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The Best Traction Basketball Shoes

author image William Lamon
Based in Miami, William Lamon has been in the fitness industry for more than three years as a tennis coach and certified personal trainer. William got his start as an NCSF-CPT while attending the University of Miami where he will earn a Bachelor of Science in exercise physiology in the spring of 2014. Currently, William is also training to compete in his first powerlifting meet.
The Best Traction Basketball Shoes
Basketball shoes with the best traction can help you outmaneuver the competition. Photo Credit Yobro10/iStock/Getty Images

Basketball, like other court sports, requires explosive changes of direction. Not being able to cut quickly and powerfully can limit a player's performance. While this may be frustrating, it's ultimately preventable by lacing up basketball shoes with the best traction. These shoes will include some variation of the following components: a herringbone tread pattern, soft rubber outsole, a good fit and a top style that matches your game.

Tread Pattern

The tread pattern most commonly used in basketball shoes is the herringbone pattern due to its stopping power. The herringbone tread pattern looks like a zig-zag, which enables it to provide traction at different angles. The depth of the tread pattern also plays a role in the traction -- the deeper the tread, the more grip you'll get when stopping or starting. Having a deep tread is great for indoor courts, but if you play outdoors, a shallow tread will provide adequate traction while extending the life of your shoe.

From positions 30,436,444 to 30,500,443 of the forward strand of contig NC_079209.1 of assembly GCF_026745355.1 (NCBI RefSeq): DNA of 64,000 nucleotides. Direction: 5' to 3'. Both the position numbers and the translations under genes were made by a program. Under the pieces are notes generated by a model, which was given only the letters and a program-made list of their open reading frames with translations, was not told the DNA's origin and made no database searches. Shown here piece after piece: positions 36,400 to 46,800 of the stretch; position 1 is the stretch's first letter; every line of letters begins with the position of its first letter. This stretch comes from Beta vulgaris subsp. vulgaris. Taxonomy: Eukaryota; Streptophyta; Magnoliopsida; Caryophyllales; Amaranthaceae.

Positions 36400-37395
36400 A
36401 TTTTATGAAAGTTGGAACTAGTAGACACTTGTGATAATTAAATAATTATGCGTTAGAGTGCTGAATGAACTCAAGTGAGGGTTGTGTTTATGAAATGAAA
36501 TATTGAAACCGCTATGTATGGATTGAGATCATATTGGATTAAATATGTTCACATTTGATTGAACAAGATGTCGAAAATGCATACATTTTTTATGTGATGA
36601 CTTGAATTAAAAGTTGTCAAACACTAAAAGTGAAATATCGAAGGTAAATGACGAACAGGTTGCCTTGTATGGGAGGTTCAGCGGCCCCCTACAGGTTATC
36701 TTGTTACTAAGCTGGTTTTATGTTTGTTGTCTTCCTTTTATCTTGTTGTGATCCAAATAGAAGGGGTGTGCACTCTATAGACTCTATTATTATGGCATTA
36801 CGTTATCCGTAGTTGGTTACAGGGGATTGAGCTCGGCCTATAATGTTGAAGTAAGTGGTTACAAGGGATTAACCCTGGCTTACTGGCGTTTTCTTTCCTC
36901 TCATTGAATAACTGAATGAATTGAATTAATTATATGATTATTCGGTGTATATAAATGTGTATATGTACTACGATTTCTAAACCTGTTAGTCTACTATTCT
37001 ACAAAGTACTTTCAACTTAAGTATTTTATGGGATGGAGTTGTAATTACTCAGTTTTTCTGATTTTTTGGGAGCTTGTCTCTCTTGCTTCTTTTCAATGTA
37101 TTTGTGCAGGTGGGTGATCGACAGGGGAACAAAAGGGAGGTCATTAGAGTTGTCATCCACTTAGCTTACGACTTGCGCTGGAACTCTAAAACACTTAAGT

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Outsole Material

The material of the outsole is generally a relatively soft rubber. Softer rubbers have a much higher coefficient of friction, or grip, than harder rubbers. So, while a soft outsole is great for traction indoors, it may not be the best on a rough asphalt court, as it will simply grip too much. This will wear down the outsole quicker than you cut. A great alternative is getting a slightly harder and more durable outsole that will still provide stopping power without wearing down so quickly.


The way the basketball shoe fits can drastically effect its traction on the court. For example, if you've ever worn a shoe in which your foot slides around, you know that it can be a real hassle to quickly stop or go. The shoe should fit snugly so that there is little wiggle room. A snug fit creates a continuous flow of energy between the shoe and foot. Instead of sliding around in your shoes when you stop, you'll stop right when you plant your foot.

Top Style

Another lesser-known component of traction on the court is the level of support that the top gives. A basketball player must trust that with each cut, force will be transferred directly through his legs, into his feet and down into the ground. This sequence of events constitutes the basis for all movement but is especially important for basketball players since any slippage creates wasted energy and possibly injuries. High-top shoes provide a good level of support that low-tops do not, enabling the player to cut more effectively and with more confidence.

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